It seems longer, but one year ago, the world was riveted to the search for the Titan submersible from Everett's Oceangate Industries that went missing while heading to the Titanic wreckage site.

   A year later, answers still sought

According to reports, the US Coast Guard Marine Board of Investigation still has not completely finished its report into the implosion that killed five people on board the tiny sub.

NPR is reporting the board was tasked with finding out what likely went wrong with the sub, when on June 18th, 2023, it went missing about 900 miles off Cape Cod off the East Coast, it lost contact with its support ship on the surface.  The sub had begun its 2.5-mile drop into the Titanic wreckage field. According to NPR those on board who died were:

" OceanGate CEO Stockton Rush, who was piloting the vessel; Pakistani businessman Shahzada Dawood and his 19-year-old son Suleman Dawood; British businessman Hamish Harding; and French deep-sea explorer Paul-Henri Nargeolet."

The search was called off on June 22nd, and then the Navy revealed it had likely picked up an explosion sound on sensors hours before the sub was reported missing. The exact depth of the implosion has not been revealed, but claims of defects in the Titan's construction led to a massive, loud, and sudden crushing or implosion of the hull. This would have resulted in a massive spread of debris, only it was a reverse-explosion.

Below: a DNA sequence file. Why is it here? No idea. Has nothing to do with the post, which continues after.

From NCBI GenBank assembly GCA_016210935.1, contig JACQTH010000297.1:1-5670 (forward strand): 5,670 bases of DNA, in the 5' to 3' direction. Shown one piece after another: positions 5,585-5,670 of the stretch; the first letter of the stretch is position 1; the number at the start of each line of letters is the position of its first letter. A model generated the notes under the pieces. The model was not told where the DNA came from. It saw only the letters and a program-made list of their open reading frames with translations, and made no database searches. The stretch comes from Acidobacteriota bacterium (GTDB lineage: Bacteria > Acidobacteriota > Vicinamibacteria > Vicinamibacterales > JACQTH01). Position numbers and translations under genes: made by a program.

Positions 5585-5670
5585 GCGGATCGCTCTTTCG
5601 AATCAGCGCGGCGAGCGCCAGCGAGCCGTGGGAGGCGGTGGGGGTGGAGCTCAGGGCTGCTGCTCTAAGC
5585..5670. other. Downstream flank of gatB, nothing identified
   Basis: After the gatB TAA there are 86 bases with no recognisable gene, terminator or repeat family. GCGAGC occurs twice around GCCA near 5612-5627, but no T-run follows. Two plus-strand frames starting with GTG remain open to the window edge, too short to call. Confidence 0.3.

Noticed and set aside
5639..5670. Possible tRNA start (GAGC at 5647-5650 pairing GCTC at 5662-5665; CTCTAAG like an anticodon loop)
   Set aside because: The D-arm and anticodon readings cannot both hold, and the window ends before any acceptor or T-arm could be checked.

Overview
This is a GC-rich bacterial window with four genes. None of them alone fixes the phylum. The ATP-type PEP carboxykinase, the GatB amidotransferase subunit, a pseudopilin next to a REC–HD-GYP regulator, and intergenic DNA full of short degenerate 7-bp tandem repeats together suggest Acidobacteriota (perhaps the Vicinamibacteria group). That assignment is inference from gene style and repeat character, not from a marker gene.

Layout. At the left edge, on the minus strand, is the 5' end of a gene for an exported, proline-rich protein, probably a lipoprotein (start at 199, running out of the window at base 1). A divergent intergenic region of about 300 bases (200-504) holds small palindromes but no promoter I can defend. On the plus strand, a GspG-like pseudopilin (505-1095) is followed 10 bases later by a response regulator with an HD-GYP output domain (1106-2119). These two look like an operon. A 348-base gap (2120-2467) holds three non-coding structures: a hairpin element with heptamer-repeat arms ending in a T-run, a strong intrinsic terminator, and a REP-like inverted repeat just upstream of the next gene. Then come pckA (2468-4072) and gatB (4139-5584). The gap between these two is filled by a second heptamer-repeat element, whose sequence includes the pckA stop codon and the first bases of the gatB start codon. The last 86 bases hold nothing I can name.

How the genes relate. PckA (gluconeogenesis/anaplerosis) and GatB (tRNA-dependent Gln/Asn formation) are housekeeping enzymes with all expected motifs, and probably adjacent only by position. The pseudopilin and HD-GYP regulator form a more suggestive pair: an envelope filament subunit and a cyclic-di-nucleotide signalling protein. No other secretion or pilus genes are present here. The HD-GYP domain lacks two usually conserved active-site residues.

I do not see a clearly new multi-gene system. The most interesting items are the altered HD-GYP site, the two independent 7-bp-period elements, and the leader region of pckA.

According to NPR:

“The investigation into the implosion of the Titan submersible is a complex and ongoing effort,” MBI Chair Jason Neubauer said in a statement. “We are working closely with our domestic and international partners to ensure a comprehensive understanding of the incident.”

 "A number of its previous missions had been scrapped or were otherwise unsuccessful: The submersible reached the depth of the Titanic wreckage on just 13 of its 90 dives since it started in 2021, according to the company’s passenger waiver.

Former passengers and industry experts (as well as social media onlookers) have criticized OceanGate for everything from making the submersible’s hull out of carbon fiber to using a video-game controller to steer it."

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It will remain up to the Coast Guard to determine, as much as possible, what happened exactly to the sub, what led up to the disaster, and the other unanswered questions about the tragedy.

To this day, Oceangate's Everett facility remains closed, with padlocked gates.

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Gallery Credit: Liz Barrett Foster